by Zheng Alan Cong (MLA ’19), Peilin Li (MLA ’20), Paris Nelson (’19), Bailun Zhang (MLA ’19)
The identity of Intramuros in the context of Greater Manila has always been in question—its very name immediately separates this historic center from the city beyond the walls, or the “extramuros.” While physical boundaries have become more relaxed (or simply changed in form)—the fortification walls partially destroyed, the moat filled in—the legacy of Intramuros’s identity as a “walled-in city” has held on, isolating the core from contemporary urban Manila as it develops. We believe that Intramuros can no longer exist as an urban island. With its richly layered urban and architectural history, it has much to contribute in negotiating with growing issues of urban tension and participating in the conversation of Manila’s future identity.
We would like to recognize the significant work performed by the Intramuros Administration (IA) since 1979 to restore and revitalize this important historic area. In approaching this site, we wholeheartedly share their goals of community engagement, and ensuring that Intramuros continues to be a destination and resource for both tourists and locals of Manila. We especially hope to build upon their past and current initiatives for renewed local participation in the public spaces of Intramuros.
While we hope to build upon the success of the IA’s public events and community engagement initiatives, we believe that an alternative approach to the existing attitude toward historic preservation and restoration is critical for Intramuros’s continued participation in the rapidly evolving urban landscape of Greater Manila. Rather than rebuilding the site to perfectly imitate its historic form, we hope to learn from and identify thevalue in the layered contributions to the area throughout its history, acknowledging the history of Intramuros in a way that works for contemporary and future Manila.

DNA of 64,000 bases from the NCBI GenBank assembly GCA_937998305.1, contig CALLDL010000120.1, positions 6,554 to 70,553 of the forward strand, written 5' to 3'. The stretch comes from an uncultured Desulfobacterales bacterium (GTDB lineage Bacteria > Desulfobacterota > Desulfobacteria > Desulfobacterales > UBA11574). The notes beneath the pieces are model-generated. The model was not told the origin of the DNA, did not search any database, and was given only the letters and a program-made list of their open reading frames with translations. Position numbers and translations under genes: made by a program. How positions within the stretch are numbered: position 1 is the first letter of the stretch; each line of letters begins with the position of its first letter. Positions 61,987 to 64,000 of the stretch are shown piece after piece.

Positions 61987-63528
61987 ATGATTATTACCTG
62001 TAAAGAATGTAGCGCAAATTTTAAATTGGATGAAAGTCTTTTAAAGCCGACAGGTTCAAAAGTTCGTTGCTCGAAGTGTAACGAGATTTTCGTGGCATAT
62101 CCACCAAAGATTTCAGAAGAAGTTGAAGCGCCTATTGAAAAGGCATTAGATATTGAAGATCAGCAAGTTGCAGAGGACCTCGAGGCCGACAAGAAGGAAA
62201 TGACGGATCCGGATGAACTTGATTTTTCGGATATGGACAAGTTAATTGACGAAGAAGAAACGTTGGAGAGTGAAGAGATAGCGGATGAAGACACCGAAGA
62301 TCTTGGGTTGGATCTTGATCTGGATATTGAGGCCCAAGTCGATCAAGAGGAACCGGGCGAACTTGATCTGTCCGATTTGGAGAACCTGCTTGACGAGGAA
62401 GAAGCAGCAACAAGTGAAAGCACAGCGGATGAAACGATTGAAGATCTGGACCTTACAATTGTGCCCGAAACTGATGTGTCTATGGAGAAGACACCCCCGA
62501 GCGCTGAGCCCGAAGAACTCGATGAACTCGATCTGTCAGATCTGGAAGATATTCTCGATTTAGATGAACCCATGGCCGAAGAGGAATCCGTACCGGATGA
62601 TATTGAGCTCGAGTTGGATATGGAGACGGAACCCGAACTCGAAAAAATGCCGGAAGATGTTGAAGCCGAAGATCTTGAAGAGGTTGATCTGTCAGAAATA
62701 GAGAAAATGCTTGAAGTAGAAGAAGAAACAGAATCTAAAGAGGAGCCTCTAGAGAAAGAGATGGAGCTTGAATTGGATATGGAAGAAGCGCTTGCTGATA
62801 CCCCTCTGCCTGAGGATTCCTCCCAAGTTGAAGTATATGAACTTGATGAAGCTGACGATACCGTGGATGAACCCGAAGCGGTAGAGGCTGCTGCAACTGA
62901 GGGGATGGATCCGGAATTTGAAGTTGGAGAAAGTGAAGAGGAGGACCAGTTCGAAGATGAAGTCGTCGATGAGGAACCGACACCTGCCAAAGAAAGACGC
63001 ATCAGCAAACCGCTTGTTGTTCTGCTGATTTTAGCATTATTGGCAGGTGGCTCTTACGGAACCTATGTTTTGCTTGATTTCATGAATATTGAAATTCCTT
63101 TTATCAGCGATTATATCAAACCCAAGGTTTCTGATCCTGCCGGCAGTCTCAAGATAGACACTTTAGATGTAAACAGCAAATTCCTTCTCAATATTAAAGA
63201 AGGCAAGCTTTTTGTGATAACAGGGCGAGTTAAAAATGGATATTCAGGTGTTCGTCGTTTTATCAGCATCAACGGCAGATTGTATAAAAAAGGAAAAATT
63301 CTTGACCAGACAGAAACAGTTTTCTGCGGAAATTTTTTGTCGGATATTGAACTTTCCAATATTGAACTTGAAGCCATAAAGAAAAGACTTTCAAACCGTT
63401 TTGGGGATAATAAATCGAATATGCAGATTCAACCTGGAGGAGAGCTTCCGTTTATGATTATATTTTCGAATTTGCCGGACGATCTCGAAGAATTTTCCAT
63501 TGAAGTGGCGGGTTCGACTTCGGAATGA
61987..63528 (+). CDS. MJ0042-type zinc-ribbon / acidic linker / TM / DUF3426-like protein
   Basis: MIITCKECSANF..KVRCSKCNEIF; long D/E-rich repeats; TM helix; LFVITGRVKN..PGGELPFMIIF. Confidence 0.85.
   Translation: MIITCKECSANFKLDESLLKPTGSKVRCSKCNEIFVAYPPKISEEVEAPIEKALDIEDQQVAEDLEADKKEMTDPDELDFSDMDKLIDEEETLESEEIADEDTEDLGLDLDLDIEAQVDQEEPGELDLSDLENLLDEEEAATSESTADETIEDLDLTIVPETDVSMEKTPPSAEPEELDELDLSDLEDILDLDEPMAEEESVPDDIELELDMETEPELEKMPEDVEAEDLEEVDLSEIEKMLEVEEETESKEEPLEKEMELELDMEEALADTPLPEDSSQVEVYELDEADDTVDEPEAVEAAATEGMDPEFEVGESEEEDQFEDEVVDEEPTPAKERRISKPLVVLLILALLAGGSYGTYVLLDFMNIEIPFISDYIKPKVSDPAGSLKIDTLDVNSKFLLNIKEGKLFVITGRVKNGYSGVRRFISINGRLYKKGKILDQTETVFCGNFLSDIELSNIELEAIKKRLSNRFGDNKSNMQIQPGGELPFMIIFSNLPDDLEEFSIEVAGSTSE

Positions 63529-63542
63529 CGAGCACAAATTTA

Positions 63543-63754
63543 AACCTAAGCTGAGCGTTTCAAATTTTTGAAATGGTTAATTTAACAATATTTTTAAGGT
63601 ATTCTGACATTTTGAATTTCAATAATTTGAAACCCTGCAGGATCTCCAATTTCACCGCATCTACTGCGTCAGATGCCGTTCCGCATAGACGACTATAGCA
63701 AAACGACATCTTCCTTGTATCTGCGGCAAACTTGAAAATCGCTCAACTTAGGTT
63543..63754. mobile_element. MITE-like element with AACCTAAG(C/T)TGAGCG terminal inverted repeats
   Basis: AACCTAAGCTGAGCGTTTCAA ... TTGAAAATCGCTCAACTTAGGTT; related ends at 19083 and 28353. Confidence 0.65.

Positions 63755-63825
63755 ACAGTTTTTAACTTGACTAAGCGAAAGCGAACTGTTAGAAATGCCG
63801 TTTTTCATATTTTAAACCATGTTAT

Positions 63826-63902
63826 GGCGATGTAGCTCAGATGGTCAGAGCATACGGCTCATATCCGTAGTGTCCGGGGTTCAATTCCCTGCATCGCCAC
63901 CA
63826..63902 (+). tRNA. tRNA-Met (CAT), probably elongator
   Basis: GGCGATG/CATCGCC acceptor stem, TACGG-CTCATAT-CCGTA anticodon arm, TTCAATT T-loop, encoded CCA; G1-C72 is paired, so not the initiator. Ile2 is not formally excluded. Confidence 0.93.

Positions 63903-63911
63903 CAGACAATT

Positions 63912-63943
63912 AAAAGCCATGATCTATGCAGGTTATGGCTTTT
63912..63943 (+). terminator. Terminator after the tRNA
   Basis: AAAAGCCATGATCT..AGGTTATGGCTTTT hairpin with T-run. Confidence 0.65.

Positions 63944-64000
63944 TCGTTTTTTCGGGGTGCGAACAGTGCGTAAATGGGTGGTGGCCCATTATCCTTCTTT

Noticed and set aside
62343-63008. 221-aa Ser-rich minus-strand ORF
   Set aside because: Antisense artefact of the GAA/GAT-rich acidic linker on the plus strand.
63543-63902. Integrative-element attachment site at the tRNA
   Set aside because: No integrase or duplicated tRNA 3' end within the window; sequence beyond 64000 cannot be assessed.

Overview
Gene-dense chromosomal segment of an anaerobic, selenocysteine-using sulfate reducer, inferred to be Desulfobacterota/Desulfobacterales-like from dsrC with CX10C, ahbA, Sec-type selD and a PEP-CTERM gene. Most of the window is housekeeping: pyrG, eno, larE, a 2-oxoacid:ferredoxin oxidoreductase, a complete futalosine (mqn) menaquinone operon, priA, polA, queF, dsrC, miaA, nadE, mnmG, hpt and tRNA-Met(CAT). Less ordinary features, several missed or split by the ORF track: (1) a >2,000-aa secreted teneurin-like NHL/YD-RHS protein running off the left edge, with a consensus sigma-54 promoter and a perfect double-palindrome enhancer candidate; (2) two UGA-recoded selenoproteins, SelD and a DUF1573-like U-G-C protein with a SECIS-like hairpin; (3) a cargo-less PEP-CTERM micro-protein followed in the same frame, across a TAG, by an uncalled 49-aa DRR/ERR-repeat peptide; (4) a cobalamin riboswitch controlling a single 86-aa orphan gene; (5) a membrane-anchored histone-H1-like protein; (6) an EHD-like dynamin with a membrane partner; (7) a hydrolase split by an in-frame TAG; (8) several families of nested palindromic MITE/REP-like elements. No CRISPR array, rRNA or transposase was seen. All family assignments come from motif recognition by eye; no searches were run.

Our ultimate goal is to create a new network of public space that integrates programming that serves all local populations of Intramuros and Greater Manila. In our visit to the site, we observed how the diverse population groups within the walls are informally zoned (the student belt; the tourist route with adjacent office pockets as public front; the hidden informal settler center), and how this creates division between these people and their experiences of Intramuros. We believe that this is a problem inextricable from the lack of public space within and around the walls (indicative of a pervasive problem in Manila) and that the introduction of a new system of public space will create zones of interface between populations vital to the vibrant Intramuros urban life envisioned by the IA. Through a phased plan that reclaims the historic wall and moat and integrates underutilized spaces within Intramuros’s walls, we hope to transform existing spaces of boundary and exclusion into spaces of interaction and integration.
Informed by the historic plans of destroyed sacred structures, the contemporary recall filters light and shadow to recall and celebrate anew thoughtful and contemplative spaces.